Publications by authors named "B C Reeves"

536 Publications

Placebo comparator group selection and use in surgical trials: the ASPIRE project including expert workshop.

Health Technol Assess 2021 Sep;25(53):1-52

Editorial Department, The Lancet, London, UK.

Background: The use of placebo comparisons for randomised trials assessing the efficacy of surgical interventions is increasingly being considered. However, a placebo control is a complex type of comparison group in the surgical setting and, although powerful, presents many challenges.

Objectives: To provide a summary of knowledge on placebo controls in surgical trials and to summarise any recommendations for designers, evaluators and funders of placebo-controlled surgical trials.

Design: To carry out a state-of-the-art workshop and produce a corresponding report involving key stakeholders throughout.

Setting: A workshop to discuss and summarise the existing knowledge and to develop the new guidelines.

Results: To assess what a placebo control entails and to assess the understanding of this tool in the context of surgery is considered, along with when placebo controls in surgery are acceptable (and when they are desirable). We have considered ethics arguments and regulatory requirements, how a placebo control should be designed, how to identify and mitigate risk for participants in these trials, and how such trials should be carried out and interpreted. The use of placebo controls is justified in randomised controlled trials of surgical interventions provided that there is a strong scientific and ethics rationale. Surgical placebos might be most appropriate when there is poor evidence for the efficacy of the procedure and a justified concern that results of a trial would be associated with a high risk of bias, particularly because of the placebo effect.

Conclusions: The use of placebo controls is justified in randomised controlled trials of surgical interventions provided that there is a strong scientific and ethics rationale. Feasibility work is recommended to optimise the design and implementation of randomised controlled trials. An outline for best practice was produced in the form of the Applying Surgical Placebo in Randomised Evaluations (ASPIRE) guidelines for those considering the use of a placebo control in a surgical randomised controlled trial.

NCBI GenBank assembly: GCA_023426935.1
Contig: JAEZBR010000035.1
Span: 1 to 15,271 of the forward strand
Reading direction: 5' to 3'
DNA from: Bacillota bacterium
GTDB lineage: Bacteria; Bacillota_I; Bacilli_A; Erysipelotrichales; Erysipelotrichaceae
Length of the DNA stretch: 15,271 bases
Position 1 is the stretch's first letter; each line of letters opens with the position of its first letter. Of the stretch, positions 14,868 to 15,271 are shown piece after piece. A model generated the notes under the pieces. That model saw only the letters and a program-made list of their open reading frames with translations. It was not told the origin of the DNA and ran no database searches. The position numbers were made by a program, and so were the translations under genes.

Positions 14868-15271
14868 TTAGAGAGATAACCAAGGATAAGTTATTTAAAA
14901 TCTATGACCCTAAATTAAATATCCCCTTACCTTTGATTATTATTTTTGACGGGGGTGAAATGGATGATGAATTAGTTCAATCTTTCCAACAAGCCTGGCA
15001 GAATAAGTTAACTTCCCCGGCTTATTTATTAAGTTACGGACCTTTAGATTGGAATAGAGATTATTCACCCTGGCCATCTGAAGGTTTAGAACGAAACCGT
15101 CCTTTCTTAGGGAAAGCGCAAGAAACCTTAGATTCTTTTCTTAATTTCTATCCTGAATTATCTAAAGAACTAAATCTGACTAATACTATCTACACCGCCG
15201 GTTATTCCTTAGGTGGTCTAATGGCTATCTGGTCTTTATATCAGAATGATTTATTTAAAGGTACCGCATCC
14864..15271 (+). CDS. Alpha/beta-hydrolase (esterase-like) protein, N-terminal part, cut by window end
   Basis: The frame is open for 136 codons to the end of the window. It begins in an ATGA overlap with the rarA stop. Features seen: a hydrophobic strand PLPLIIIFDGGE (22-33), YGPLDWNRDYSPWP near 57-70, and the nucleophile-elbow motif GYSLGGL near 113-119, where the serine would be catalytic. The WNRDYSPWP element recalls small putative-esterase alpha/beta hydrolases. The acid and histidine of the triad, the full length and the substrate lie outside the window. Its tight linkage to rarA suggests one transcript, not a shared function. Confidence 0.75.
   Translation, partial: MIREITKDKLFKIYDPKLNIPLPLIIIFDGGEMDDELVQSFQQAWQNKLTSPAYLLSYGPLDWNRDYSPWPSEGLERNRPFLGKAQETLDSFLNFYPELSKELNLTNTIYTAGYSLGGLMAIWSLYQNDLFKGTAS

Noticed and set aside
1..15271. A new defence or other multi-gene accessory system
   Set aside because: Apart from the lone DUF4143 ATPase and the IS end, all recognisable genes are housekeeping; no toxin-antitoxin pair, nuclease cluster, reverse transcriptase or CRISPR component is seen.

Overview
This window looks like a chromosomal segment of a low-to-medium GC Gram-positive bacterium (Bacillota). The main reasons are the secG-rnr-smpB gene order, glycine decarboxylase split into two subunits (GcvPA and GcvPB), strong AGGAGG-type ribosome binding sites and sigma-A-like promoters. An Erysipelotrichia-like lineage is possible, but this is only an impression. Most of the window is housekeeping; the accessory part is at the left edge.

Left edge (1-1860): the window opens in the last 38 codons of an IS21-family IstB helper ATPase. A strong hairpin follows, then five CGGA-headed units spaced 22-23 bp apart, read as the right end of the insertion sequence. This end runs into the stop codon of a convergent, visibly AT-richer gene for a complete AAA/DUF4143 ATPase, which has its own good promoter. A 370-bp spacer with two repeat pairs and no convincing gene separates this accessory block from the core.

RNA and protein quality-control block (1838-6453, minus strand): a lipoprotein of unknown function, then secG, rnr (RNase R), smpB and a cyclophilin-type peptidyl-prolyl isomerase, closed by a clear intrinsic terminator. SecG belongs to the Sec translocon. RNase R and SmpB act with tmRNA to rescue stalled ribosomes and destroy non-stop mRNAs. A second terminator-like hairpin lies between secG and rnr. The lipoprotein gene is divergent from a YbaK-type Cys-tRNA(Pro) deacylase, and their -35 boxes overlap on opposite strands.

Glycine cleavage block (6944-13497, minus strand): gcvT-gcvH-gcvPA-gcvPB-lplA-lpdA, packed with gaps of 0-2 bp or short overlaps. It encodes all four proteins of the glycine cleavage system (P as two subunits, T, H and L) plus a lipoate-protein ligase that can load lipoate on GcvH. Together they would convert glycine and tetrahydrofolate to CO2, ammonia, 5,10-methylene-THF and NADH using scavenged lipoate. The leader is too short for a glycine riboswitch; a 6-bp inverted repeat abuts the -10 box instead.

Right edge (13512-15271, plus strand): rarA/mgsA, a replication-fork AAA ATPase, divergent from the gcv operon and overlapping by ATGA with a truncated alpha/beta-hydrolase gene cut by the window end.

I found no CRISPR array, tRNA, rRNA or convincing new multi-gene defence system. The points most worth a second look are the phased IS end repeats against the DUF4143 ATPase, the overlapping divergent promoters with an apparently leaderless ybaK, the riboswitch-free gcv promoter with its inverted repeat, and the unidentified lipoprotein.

Limitations: Although the workshop participants involved international members, the majority of participants were from the UK. Therefore, although every attempt was made to make the recommendations applicable to all health systems, the guidelines may, unconsciously, be particularly applicable to clinical practice in the UK NHS.

Future Work: Future work should evaluate the use of the ASPIRE guidelines in making decisions about the use of a placebo-controlled surgical trial. In addition, further work is required on the appropriate nomenclature to adopt in this space.

Funding: Funded by the Medical Research Council UK and the National Institute for Health Research as part of the Medical Research Council-National Institute for Health Research Methodology Research programme.
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http://dx.doi.org/10.3310/hta25530DOI Listing
September 2021

Patient- and hospital-related risk factors for non-routine discharge after lumbar decompression and fusion for spondylolisthesis.

Clin Neurol Neurosurg 2021 Aug 21;209:106902. Epub 2021 Aug 21.

Department of Neurosurgery, John Hopkins School of Medicine, Baltimore, MD, USA; Department of Neurosurgery, Zucker School of Medicine at Hofstra, Long Island Jewish Medical Center and North Shore University Hospital, Northwell Health, Manhasset, NY 11030, USA.

Objective: In various spinal surgeries, non-routine discharges have been associated with inferior outcomes. However, there exists a paucity of data regarding the relationship between non-routine discharge and quality of care among patients with spondylolisthesis. The aim of this study was to identify independent predictors for non-routine discharge following spinal decompression and fusion for lumbar spondylolisthesis.